Borderline thinking

Democratic operatives are unhappy to detect a growing view that their border policy amounts to lawlessness. The President's common-sense view is “We’ve got to straighten out our immigration laws.” Pressed to rebut this approach, the Center for American Progress has released a report arguing that Trump
has relied on the administrative discretion built into the immigration system to bypass real reform. That failure to substantially reform the immigration system, the report argues, actually undermines the rule of law—broken systems have cracks, after all, and with numerous immigration-related executive orders and proposed rule changes facing legal challenges in federal court, the president has shown himself willing to exploit them.
I find that passage difficult to parse. There's the opening question of what "real reform" is. Whatever it is, we're asked to believe that Trump is "bypassing" it by relying on "administrative discretion." Then, by bypassing "real reform," Trump is "undermining the rule of law."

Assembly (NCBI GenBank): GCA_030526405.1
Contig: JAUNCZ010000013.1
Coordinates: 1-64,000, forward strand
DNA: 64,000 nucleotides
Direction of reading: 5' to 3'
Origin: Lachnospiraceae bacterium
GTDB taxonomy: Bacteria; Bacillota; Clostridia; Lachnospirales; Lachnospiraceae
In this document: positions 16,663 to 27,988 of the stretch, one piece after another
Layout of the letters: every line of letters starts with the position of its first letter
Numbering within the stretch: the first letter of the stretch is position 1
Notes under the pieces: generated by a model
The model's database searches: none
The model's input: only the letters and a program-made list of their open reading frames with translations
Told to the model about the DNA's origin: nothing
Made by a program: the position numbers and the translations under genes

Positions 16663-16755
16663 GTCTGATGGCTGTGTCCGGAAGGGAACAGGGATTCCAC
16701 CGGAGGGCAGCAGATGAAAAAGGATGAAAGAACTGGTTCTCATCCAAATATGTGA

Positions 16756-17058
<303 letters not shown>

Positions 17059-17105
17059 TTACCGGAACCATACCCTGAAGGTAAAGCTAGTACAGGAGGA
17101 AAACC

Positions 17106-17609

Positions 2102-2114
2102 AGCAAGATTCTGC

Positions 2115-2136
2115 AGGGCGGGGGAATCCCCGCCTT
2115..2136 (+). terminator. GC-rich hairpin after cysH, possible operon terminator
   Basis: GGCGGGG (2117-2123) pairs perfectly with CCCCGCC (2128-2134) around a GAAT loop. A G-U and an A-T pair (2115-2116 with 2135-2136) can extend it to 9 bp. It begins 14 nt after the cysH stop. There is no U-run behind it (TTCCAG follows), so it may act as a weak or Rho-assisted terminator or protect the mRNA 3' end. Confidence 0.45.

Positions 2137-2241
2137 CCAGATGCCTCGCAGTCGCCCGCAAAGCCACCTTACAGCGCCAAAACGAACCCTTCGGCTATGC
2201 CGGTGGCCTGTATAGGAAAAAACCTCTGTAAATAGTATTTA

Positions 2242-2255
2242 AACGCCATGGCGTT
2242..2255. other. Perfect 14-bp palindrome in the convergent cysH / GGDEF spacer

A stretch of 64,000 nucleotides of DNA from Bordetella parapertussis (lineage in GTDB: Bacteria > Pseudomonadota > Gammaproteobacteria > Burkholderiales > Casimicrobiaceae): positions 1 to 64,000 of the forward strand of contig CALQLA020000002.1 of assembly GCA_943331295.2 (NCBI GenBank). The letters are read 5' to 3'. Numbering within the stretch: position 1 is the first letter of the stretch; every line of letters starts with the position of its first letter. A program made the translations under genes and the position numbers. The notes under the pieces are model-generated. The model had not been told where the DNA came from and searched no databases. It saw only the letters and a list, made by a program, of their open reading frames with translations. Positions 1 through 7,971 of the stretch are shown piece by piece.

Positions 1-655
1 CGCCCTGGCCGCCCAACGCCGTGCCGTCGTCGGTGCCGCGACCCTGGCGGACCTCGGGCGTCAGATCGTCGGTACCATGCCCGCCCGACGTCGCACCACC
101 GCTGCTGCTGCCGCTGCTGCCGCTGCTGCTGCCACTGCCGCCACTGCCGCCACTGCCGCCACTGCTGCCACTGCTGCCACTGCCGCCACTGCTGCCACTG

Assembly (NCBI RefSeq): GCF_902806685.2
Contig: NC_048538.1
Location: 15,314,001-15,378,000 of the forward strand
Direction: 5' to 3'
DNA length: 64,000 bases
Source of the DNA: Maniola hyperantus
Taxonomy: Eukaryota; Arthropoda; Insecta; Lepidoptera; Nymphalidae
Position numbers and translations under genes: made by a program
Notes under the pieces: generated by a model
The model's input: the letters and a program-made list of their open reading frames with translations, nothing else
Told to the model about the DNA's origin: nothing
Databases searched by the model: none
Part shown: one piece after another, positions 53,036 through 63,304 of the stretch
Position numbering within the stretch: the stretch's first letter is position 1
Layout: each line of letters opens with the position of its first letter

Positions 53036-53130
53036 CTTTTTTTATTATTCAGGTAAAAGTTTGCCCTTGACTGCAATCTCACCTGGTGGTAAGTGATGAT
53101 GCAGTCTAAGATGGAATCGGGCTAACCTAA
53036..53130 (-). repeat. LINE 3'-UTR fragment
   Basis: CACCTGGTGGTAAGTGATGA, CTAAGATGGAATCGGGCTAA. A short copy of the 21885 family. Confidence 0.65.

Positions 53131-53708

Nope, still don't get it.  Let's try again:  how do we know he's undermining the rule of law?  Well, because the immigration system is broken.  It's the nature of broken systems to have cracks.  Trump is exploiting the cracks by issuing executive orders and rule changes, which his opponents are challenging in federal court.  See?

In the meantime, Trump's opponents don't have any public message on how they'd amend the immigration laws, other than to abolish them.  Given a choice between abolishing the border and straightening out (i.e., reforming) our immigration laws, voters do seem likely to go with Trump.  Whatever the opposition view is, it doesn't look like reform.  It looks like lawlessness.

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